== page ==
In both versions, students apply what they have learned from each lesson immediately in some sort of activity in the student book. Sometimes, they will complete charts or activities in preparation for learning about a topic. For example, before setting goals, students write a personal mission statement, and they complete a chart that has them identify what they think are their priorities, estimate how much time is spent on each priority, then maintain a log for three days to see how accurate they are.
By the end of this course students should understand that they have the ability to greatly influence the direction of their own lives by setting and achieving meaningful goals, and they also should have developed some practical study skills for academic success.
The student workbooks for primary and elementary students present some of the same concepts taught in the Student Workbook such as goal setting and study habits but at simpler levels. For example, in the Student Workbook: Elementary students complete a Study Habits Checklist as do older students. However, the elementary checklist has fewer questions and they are stated more simply. Like older students, elementary students will learn about time management, scheduling, using a planner, organization, the PQRST (preview, question, read, state, and test) approach for reading study material, notetaking, listening skills, and test taking skills. Student Workbook: Primary is even more basic and much briefer than the other workbooks. It covers study habits, goals, time management, a PQRS approach to reading, and listening skills.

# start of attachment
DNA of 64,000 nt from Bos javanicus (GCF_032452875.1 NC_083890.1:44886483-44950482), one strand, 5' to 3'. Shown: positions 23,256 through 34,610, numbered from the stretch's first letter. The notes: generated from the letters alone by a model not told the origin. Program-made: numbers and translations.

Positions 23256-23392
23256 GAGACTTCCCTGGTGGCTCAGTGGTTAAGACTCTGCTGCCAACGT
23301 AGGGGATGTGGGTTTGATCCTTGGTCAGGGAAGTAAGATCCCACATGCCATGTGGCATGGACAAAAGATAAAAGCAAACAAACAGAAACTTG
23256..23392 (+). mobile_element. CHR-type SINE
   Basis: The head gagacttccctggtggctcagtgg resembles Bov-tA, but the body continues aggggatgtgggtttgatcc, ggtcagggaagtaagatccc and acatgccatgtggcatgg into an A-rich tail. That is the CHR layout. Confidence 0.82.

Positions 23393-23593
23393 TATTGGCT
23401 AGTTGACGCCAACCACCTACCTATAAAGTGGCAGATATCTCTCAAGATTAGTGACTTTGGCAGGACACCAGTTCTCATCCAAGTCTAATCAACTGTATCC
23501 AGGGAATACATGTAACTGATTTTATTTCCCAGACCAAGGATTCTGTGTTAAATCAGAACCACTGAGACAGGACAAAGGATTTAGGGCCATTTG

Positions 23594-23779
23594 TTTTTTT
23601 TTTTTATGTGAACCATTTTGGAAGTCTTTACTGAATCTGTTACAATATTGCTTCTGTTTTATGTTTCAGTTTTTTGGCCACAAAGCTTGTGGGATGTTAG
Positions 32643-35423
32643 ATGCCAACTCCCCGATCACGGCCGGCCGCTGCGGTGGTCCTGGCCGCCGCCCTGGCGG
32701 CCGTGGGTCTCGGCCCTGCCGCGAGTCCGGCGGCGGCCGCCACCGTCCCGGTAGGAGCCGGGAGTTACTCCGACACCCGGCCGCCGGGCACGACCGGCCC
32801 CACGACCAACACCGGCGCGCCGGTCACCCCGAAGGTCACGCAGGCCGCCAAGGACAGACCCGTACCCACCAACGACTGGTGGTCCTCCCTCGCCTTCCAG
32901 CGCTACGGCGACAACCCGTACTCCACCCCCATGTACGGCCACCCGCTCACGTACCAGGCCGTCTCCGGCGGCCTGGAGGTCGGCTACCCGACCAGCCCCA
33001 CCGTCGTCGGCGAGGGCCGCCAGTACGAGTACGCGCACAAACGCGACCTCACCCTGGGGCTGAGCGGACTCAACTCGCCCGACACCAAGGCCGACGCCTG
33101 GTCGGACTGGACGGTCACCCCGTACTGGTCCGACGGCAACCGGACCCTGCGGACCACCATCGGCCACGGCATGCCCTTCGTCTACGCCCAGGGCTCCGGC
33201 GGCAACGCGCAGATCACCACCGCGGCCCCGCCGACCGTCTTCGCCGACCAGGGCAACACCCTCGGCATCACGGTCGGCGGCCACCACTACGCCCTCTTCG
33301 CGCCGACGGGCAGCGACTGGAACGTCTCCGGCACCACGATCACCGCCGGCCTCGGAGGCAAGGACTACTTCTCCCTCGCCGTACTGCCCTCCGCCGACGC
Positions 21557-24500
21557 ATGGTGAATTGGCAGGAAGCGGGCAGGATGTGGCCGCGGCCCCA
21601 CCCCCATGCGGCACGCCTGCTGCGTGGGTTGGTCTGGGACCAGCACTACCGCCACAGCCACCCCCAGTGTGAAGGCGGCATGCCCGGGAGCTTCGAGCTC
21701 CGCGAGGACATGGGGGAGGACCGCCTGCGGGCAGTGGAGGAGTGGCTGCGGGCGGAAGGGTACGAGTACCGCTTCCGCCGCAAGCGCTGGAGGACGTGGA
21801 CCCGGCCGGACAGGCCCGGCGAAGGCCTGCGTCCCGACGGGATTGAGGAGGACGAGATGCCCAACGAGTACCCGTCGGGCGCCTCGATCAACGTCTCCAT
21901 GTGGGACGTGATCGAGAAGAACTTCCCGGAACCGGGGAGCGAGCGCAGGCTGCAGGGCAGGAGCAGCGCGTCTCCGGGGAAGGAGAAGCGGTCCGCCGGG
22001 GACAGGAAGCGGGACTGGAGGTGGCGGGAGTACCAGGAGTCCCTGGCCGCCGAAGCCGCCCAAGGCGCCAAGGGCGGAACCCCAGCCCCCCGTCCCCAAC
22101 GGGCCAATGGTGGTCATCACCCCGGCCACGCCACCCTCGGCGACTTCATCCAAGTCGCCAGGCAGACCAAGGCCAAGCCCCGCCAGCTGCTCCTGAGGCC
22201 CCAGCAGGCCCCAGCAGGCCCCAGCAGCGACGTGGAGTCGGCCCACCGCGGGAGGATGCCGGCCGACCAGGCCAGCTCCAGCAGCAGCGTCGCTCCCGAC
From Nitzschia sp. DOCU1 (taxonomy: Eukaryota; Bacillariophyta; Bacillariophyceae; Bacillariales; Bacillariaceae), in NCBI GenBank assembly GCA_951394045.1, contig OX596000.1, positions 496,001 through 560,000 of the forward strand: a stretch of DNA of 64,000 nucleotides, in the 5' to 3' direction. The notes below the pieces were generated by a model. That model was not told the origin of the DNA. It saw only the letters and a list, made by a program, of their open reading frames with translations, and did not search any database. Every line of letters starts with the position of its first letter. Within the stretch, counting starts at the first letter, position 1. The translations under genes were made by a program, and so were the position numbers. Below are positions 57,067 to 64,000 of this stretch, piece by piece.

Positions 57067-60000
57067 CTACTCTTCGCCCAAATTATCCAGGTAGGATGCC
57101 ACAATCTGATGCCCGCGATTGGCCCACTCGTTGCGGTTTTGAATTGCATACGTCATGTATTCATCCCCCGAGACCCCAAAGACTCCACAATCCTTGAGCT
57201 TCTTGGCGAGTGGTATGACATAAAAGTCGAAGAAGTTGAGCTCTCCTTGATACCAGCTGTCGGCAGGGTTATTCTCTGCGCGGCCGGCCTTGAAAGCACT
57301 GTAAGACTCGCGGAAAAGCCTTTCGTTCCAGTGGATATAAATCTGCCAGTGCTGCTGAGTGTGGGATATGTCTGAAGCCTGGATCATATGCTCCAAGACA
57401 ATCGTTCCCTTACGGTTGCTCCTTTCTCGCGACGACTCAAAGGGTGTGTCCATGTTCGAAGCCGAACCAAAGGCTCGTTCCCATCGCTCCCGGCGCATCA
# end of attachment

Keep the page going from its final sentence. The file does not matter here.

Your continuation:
I have a few concerns about activities for younger students. For example, elementary students are expected to create a mission statement and set their own goals. On page 13 it asks them to “Write two or three sentences about what you want to be doing when you are 30 years old” as well as their own mission statement. I doubt that many students in the elementary grades have enough life experience to envision life at age 30 or to write a mission statement. You can always skip sections like this if you wish. Also, you might use sections of a course over a few years, selecting the most appropriate time to introduce each topic.
The Student Workbook: College is intended for students in the last two years of high school. It helps them prepare for the transition to college and the increased responsibility they will have for their own learning. It can either be taught by a teacher or used for independent study. If students have not mastered skills taught through the Victus Study Skills System before the end of high school, and they plan to attend college, they definitely should use this workbook.
Concepts are repeated through each level of the workbooks although, generally, at higher levels. Parents or teachers might repeat or review sections of the course with students throughout the year as needs arise.
A new Student Planner is intended for students to use themselves. It is a basic lesson planner with two-page spread for each week. It also has some additional helps at the front of the book that tie in with skills taught in Victus Study Skills System plus pages at the back for keeping grade logs and writing a brief life plan. This should be most helpful for students in junior high and above.